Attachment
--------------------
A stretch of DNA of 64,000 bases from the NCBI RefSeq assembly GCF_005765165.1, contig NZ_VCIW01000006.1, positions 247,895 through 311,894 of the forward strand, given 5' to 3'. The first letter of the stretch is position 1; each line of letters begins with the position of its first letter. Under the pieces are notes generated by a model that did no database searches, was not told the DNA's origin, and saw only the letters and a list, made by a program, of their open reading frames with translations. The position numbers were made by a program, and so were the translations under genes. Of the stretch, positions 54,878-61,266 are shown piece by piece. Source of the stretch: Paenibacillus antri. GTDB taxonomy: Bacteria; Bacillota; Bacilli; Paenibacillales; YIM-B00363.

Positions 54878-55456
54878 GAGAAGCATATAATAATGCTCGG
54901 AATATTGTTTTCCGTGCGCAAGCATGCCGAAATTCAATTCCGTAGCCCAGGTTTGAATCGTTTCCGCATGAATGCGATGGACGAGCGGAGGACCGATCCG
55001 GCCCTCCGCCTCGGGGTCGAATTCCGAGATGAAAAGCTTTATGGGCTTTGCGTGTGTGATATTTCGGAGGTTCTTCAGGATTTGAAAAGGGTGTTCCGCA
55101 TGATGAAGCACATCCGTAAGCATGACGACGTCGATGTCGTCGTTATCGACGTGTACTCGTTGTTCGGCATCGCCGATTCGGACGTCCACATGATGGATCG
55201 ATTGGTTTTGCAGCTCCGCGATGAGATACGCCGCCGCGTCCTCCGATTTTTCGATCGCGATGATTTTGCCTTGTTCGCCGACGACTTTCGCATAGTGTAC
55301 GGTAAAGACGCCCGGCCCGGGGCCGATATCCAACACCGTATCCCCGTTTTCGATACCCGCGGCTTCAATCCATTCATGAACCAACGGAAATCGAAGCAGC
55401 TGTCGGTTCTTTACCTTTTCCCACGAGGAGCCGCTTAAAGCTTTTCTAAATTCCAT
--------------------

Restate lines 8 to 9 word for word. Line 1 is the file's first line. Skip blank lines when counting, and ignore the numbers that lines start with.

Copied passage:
55301 GGTAAAGACGCCCGGCCCGGGGCCGATATCCAACACCGTATCCCCGTTTTCGATACCCGCGGCTTCAATCCATTCATGAACCAACGGAAATCGAAGCAGC
55401 TGTCGGTTCTTTACCTTTTCCCACGAGGAGCCGCTTAAAGCTTTTCTAAATTCCAT